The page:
COMMENT | In a previous article, “Shame on you, my fellow Sarawakians,” I posited that the National Day, Aug 31, holds little meaning for Sarawak and Sabah.
“It is a day for Malayans to celebrate their independence day. Of course, Sarawakians and Sabahans can rejoice with Malayans on their National Day, but Aug 31 has no significance for those in the Borneo territories.”
Since then, I’m glad to learn that some prominent Sarawakians, including a state minister, also shared my views about Aug 31.
Deputy Chief Minister James Jemut Masing came out strongly to declare that “Sarawakians should not be celebrating on Aug 31 as it has nothing to do with Sarawak.”
“Aug 31 has nothing to do with us. It is Malaya’s Independence Day”, he said in a statement carried by a Sarawak news portal.
Flying the flag?
Masing also questioned the rationale for schools in the state to fly the Jalur Gemilang to commemorate Aug 31.
To make matters worse, he claimed that one particular school even committed a historical error when it trumpeted “61 years of independence.”
“Sixty-one years ago, Malaysia didn’t even exist. The new nation was formed in 1963 – 55 years ago. It’s a shame that the school authorities in Sarawak cannot even get this historical fact right”, said Masing.
He added that Sarawakians should be celebrating on July 22 instead, as that was the day Sarawak was accorded self-governance.
The minister’s statement attracted many responses from readers, with the majority agreeing with Masing that Aug 31 means nothing to Sarawakians and there was no need for any celebration.
One even suggested that the State Education Department should halt its directive to schools in Sarawak to commemorate Aug 31 as the National Day.
Interestingly, two years ago, Sarawak DAP chairman Chong Chieng Jen called on the state government to stop celebrating National Day on Aug 31, saying that “there was no justification and reason to waste public fund celebrating a day which has no historical significance for Sarawak and Sarawakians”.
He claimed that Sarawak has been forced to spend millions of ringgit to mark Aug 31 each year in keeping with a federal directive, which could be better used for rural development instead.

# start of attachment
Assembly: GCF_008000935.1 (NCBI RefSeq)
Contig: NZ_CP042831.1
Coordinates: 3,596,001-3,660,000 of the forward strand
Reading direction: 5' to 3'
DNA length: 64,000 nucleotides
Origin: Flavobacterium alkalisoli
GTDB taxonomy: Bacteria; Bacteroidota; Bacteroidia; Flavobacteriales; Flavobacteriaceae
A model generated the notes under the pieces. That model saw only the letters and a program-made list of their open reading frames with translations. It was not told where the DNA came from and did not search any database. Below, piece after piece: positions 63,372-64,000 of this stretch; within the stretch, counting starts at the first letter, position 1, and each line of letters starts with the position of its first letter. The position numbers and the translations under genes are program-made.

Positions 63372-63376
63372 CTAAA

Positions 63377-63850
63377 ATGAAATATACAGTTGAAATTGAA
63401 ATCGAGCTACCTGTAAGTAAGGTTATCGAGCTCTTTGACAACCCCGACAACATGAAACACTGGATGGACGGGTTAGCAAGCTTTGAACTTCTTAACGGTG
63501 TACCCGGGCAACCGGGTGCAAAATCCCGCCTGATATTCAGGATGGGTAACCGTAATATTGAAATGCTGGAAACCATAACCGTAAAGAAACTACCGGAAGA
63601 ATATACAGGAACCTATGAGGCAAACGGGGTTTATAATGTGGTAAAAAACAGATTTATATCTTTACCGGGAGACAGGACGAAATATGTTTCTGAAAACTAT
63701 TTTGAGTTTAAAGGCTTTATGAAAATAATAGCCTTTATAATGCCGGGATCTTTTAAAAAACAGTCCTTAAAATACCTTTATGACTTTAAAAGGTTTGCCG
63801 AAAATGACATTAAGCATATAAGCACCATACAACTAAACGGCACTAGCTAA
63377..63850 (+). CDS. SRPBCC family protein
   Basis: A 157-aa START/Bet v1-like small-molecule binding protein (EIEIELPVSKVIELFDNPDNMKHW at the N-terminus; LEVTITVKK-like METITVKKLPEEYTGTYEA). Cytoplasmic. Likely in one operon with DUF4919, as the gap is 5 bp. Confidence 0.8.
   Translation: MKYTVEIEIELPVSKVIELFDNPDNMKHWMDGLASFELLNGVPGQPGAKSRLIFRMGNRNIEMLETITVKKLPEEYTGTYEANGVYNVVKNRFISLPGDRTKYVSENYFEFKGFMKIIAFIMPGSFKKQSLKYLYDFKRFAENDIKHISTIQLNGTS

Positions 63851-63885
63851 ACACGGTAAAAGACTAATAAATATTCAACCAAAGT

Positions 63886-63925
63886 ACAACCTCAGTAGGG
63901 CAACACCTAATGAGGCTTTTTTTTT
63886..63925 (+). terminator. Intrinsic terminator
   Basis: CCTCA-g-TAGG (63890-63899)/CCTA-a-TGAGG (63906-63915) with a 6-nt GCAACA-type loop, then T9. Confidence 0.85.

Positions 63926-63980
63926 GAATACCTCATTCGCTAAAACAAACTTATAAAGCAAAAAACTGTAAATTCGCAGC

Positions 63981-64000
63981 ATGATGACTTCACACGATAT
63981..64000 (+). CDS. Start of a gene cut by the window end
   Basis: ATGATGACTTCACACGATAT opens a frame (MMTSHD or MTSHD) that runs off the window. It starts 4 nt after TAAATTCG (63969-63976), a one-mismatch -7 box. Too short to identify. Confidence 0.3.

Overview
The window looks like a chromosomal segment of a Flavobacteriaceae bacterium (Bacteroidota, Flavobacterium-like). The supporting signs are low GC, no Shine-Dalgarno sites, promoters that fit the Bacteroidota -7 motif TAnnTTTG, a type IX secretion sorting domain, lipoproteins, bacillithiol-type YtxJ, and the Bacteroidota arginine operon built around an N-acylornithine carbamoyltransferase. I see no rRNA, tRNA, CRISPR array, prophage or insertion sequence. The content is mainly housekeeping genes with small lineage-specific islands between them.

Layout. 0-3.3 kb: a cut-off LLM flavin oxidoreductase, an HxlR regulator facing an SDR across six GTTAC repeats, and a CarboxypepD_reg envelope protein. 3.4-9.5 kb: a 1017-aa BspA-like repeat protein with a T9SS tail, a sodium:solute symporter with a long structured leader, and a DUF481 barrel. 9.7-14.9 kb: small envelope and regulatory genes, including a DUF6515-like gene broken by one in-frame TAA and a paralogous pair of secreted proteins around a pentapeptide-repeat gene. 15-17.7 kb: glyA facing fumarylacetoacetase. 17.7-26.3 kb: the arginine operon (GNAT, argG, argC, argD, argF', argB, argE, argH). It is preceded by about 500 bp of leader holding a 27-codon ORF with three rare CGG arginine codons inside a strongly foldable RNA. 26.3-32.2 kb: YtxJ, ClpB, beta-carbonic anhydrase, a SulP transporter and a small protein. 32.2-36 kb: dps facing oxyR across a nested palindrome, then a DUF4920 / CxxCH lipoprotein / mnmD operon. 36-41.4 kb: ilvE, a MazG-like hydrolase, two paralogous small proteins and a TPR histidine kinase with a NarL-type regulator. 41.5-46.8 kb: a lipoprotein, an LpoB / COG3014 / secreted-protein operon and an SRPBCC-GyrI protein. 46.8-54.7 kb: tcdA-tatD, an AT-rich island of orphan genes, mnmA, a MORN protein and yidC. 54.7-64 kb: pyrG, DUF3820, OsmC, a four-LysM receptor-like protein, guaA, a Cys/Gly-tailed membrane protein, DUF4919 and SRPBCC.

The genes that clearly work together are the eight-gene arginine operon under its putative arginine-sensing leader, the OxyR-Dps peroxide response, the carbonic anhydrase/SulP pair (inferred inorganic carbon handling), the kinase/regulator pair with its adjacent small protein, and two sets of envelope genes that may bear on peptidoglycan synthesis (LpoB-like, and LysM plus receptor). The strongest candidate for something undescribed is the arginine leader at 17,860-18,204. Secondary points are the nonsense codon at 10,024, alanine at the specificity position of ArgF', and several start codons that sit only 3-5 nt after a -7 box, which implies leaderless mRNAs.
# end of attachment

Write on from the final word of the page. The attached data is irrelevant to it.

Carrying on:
Two responses to Chong’s statement, presumably from Sarawakians, say it all for the majority in the hornbill state.
“This has nothing to do with patriotism. It’s not that we, in Sarawak, are not patriotic Malaysian citizens but it’s a historical fact. Aug 31 holds no historical meaning for Sarawakians,” one said.
“Chong is right. Aug 31 is insignificant to Sarawakians. We are already celebrating July 22 as the day of our self-governance and Sept 16 as Malaysia Day. That is enough,” another posed.
I couldn’t agree more. Why is there a need for Sarawak to celebrate three times a year – their day of self-governance on July 22, Malaya’s Independence Day on Aug 31 and Malaysia Day on Sept 16?
Isn’t that one too many celebrations? Explain that to a foreigner and he would probably be confused or have a good chuckle at the way we commemorate or celebrate the days of historical significance to us.
And unsurprisingly, even some of our fellow Sarawakians/Malaysians could be confused.
I wish to suggest to the Sarawak government to scrap Aug 31 as a public holiday although the date has been gazetted as such. There are already too many public holidays. One less will not make much of a difference to most of us, but it does in preventing the loss of man’s hours and productivity.
As a Sarawakian, I wouldn’t mind working on Aug 31. And you know why – it’s a holiday I do not deserve. On top of that, public holidays only make me lazy. The more public holidays there are, the lazier I get.
At times, we remember there is such thing as conscience. Why should I be paid for not working but lazing around on a holiday that I don’t deserve? I’m not sure whether this makes sense to others.
And I also don’t think that I’m less patriotic by calling for the scrapping of Aug 31 as a public holiday in my home state.
Patriotism to me is not just about attending the National Day parade or flying the Jalur Gemilang on my vehicle.
As patriotism is defined as an individual or a group with characteristics that show their love to the motherland, I’m not sorry to repeat that I am a Sarawakian first, Malaysian second. Hence, my motherland is Sarawak first, Malaysia second.
And patriotism to me means thinking and working hard as a private citizen on how to help create a better life and nation for generations to come, one that is free of societal prejudices, the greed of man, and power abuse by leaders, and which accords equal opportunity under the Malaysian sun.
Oh dear, I’m penning this at home on a national holiday – Hari Raya Aidiladha – another holiday which I don’t deserve and which is also a public holiday in Sarawak.
FRANCIS PAUL SIAH head the Movement for Change, Sarawak (MoCS) and can be reached at [email protected]
The views expressed here are those of the author/contributor and do not necessarily represent the views of Malaysiakini.